Introduction to PM Programming
Written by Larry Salomon Jr.
The purpose of this column is to provide the readers out there who are not familiar with PM application development the information necessary to satisfy their curiosity, educate themselves, and give them an advantage over the documentation supplied by IBM. Of course, much of this stuff could probably be found in one of the many books out there, but the problem with books in general is that they don't answer the questions you have after you read the book the first time through.
I will gladly entertain feedback from the readers about what was "glossed over" or what was detailed well, what tangential topics need to be covered and what superfluous crap should have been removed. This feedback is essential in guaranteeing that you get what you pay for. [grin]
It should be said that you must not depend solely on this column to teach you how to develop PM applications; instead, this should be viewed as a supplement to your other information storehouses (books, the network conferences, etc.). Because this column must take a general approach, there will be some topics that you would like to see discussed that really do not belong here. Specific questions can be directed to me via email and I will do my best to answer them in a timely fashion.
The results are in! You want more "meat" with your potatoes. Heck, I could have figured that out, since anyone can read an online reference to find out what a particular message does. Anyway, we will look at the slider control, how it is used, and dissect a sample application which uses three sliders to display a fillet.
What Is a Slider, Anyway?
Back in the days when OS/2 1.2 was around, a lot of people found that they were using the scroll bars to display various types of things. However, when these uses were viewed collectively, it was noticed that the things that were being done had similar characteristics:
The slider (shown below) has many components:
Figure 1: A linear slider.
The slider has some concepts associated with it, which you need to know before we may continue.
I won't bore you with the parameters and such of each message. Instead, I will list each message, briefly describe the message's purpose, and annotate as necessary with any thoughts that come into my head.
SLM_ADDDETENT - this message adds a detent to the slider. Since you may add more than one, you must save the identifier returned so that you can send it back to the slider when you send future messages related to this detent.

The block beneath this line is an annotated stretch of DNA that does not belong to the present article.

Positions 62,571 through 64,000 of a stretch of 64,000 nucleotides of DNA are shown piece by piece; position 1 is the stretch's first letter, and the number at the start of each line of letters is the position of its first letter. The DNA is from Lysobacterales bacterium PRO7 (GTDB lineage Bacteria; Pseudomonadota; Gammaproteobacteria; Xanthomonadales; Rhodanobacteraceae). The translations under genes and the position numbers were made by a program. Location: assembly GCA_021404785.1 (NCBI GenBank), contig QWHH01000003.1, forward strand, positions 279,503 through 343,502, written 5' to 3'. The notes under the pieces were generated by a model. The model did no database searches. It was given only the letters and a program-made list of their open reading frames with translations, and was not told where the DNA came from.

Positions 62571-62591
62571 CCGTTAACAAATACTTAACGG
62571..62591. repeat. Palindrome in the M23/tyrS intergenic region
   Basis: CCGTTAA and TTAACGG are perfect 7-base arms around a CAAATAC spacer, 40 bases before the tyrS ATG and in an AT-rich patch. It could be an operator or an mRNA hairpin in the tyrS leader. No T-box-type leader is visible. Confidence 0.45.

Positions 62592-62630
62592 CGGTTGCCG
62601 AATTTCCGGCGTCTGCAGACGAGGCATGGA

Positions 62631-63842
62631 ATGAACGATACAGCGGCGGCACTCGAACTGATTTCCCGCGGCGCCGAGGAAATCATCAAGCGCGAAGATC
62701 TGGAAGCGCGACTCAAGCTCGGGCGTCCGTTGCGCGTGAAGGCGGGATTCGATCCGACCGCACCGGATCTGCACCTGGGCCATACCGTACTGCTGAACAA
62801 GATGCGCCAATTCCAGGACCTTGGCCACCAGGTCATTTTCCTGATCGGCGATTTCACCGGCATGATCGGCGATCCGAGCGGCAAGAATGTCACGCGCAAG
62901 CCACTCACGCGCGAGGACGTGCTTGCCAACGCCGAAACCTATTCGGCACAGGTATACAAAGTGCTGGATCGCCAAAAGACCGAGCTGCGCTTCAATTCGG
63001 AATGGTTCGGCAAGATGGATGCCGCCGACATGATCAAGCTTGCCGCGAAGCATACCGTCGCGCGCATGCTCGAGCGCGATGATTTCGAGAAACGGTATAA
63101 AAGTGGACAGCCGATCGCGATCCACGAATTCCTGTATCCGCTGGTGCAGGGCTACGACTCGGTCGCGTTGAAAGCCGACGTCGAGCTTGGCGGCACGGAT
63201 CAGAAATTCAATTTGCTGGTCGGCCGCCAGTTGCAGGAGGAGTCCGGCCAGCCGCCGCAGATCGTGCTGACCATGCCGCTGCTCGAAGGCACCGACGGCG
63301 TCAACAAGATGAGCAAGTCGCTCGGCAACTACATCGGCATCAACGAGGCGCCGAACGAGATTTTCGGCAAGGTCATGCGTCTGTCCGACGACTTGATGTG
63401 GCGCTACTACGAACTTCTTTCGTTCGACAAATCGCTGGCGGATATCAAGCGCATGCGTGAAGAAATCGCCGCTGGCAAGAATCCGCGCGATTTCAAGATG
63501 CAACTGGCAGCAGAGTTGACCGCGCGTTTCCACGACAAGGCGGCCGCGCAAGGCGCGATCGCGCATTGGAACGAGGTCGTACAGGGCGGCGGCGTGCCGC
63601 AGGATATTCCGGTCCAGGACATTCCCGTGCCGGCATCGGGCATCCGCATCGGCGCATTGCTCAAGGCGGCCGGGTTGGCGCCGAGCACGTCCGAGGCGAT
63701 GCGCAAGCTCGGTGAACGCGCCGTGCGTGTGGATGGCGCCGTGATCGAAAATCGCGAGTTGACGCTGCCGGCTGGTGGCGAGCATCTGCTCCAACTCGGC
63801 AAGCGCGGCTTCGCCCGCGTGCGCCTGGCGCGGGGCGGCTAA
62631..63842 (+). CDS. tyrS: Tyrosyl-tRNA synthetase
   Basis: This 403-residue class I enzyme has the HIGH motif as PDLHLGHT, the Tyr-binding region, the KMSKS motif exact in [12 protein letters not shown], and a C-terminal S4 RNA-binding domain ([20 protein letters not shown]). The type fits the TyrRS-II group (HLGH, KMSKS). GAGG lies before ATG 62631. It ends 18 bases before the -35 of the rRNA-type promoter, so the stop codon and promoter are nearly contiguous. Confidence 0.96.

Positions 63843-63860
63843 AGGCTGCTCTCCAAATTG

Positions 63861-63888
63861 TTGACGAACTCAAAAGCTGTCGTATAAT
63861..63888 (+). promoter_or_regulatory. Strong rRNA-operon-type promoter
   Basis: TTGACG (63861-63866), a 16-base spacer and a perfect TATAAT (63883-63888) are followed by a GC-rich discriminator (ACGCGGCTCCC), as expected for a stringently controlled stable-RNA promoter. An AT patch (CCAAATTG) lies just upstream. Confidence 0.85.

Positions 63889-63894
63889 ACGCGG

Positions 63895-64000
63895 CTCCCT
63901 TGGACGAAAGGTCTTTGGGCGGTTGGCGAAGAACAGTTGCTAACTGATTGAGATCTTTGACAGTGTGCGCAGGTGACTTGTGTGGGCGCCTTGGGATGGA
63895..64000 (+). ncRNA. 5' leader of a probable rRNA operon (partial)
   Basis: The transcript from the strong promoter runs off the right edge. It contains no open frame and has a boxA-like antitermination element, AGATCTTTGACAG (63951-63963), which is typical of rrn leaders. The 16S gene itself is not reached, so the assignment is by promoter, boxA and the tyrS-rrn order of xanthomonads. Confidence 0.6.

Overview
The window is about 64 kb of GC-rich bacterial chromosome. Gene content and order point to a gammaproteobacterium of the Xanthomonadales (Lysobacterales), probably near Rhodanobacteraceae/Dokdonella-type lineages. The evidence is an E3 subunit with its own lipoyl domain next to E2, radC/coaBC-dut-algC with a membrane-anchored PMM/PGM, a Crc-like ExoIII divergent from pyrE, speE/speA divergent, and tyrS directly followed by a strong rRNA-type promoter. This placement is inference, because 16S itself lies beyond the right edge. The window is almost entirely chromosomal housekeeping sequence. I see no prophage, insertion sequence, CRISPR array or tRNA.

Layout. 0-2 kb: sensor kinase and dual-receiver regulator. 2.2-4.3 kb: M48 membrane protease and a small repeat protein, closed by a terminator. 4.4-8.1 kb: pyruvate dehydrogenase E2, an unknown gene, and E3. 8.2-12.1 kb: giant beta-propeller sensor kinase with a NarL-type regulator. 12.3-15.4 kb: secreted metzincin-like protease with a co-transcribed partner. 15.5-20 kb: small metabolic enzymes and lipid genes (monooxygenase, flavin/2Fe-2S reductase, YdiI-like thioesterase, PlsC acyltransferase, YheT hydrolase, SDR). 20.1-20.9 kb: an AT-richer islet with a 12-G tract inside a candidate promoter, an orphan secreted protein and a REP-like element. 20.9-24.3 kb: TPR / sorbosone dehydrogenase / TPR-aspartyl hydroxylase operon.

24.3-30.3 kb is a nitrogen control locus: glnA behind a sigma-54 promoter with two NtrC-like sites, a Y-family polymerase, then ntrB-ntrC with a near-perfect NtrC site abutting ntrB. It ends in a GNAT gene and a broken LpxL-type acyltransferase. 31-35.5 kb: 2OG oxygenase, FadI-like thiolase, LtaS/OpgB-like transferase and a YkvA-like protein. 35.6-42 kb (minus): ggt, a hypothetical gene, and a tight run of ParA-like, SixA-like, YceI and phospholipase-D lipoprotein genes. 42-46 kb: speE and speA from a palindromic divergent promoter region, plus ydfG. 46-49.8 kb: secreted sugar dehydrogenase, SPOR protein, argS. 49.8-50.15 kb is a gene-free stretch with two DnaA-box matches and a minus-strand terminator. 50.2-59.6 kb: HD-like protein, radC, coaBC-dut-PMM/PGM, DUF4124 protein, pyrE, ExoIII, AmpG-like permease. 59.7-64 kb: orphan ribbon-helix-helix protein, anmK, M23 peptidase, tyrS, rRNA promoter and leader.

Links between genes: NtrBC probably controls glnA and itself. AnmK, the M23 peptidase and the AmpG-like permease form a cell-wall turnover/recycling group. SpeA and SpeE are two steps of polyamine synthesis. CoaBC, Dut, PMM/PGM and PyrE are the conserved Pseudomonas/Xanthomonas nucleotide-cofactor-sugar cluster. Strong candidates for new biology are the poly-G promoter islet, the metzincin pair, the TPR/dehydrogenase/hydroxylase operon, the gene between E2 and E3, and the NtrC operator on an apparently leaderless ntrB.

SLM_QUERYDETENTPOS - this message returns the position of a detent relative to the home position of the slider and on which scale the detent resides. There are two problems, however: 1) there is no way that I know of to add a detent to the secondary scale, and 2) the position is returned in pels and not increments of the associated scale. The second item isn't such a bad thing because a detent will usually refer to points of reference that are not integral multiples of the scale unit. The first item seems to point out an oversight, but maybe I'm just missing something.
SLM_QUERYSCALETEXT - this message returns the text associated with a specific tick mark on the primary scale.
SLM_QUERYSLIDERINFO - this message allows you to query any of four pieces of information about the slider, including the slider arm position and the size of the ribbon strip. For the slider arm position, you may request it either in pels or units along the primary scale. Again, I find it difficult to understand why the secondary scale isn't allowed here.
SLM_QUERYTICKPOS - this message returns the (x,y) position of a particular tick mark.
SLM_QUERYTICKSIZE - this message returns the length of a particular tick mark. Note that all ticks have a width of 1 pel.
SLM_REMOVEDETENT - this message removes a specific detent from the slider. Besides the lack of a scale specifier, the slider lacks a way to remove all detents as well.
SLM_SETSCALETEXT - this messages sets the text for a specific tick mark.
SLM_SETSLIDERINFO - this message allows you to specify the size and position of the components of the slider. I would have liked to see a way to set the position of the slider buttons.
SLM_SETTICKSIZE - this message allows you to set the size of a specific tick mark or all tick marks. Tick marks have an initial size of 0, so you must send this message if you want to see any ticks.
About The Sample Application
Now that we've taken an admittedly accelerated look at the linear slider, let us now move forward to a sample application. The application doesn't utilitize every feature of the slider control, but it shows enough of the feature set to be useful to us.
The slider sample application
What this program does is display a fillet. A fillet is a mathematical construct composed of a curve drawn in relation to the lines connecting three points. (I am not a guru on this topic, so I will stop the discussion here.) The vertical position of any of the three points may be changed via a slider which corresponds to a specific point. Additionally, after the position is changed, a detent is added to indicate the current position of the point along the slider. To graphically demonstrate the effects of moving the points, a call to GpiPolyFillet is made to draw the construct as well.
Before we get into the code, a few other points of interest need to be mentioned:
Instead of going through the source code line-for-line, I commented it liberally and will leave it up to you to read through it for comprehension. Believe me when I say that the application is indeed a simple one. Should you have any questions, however, feel free to email me.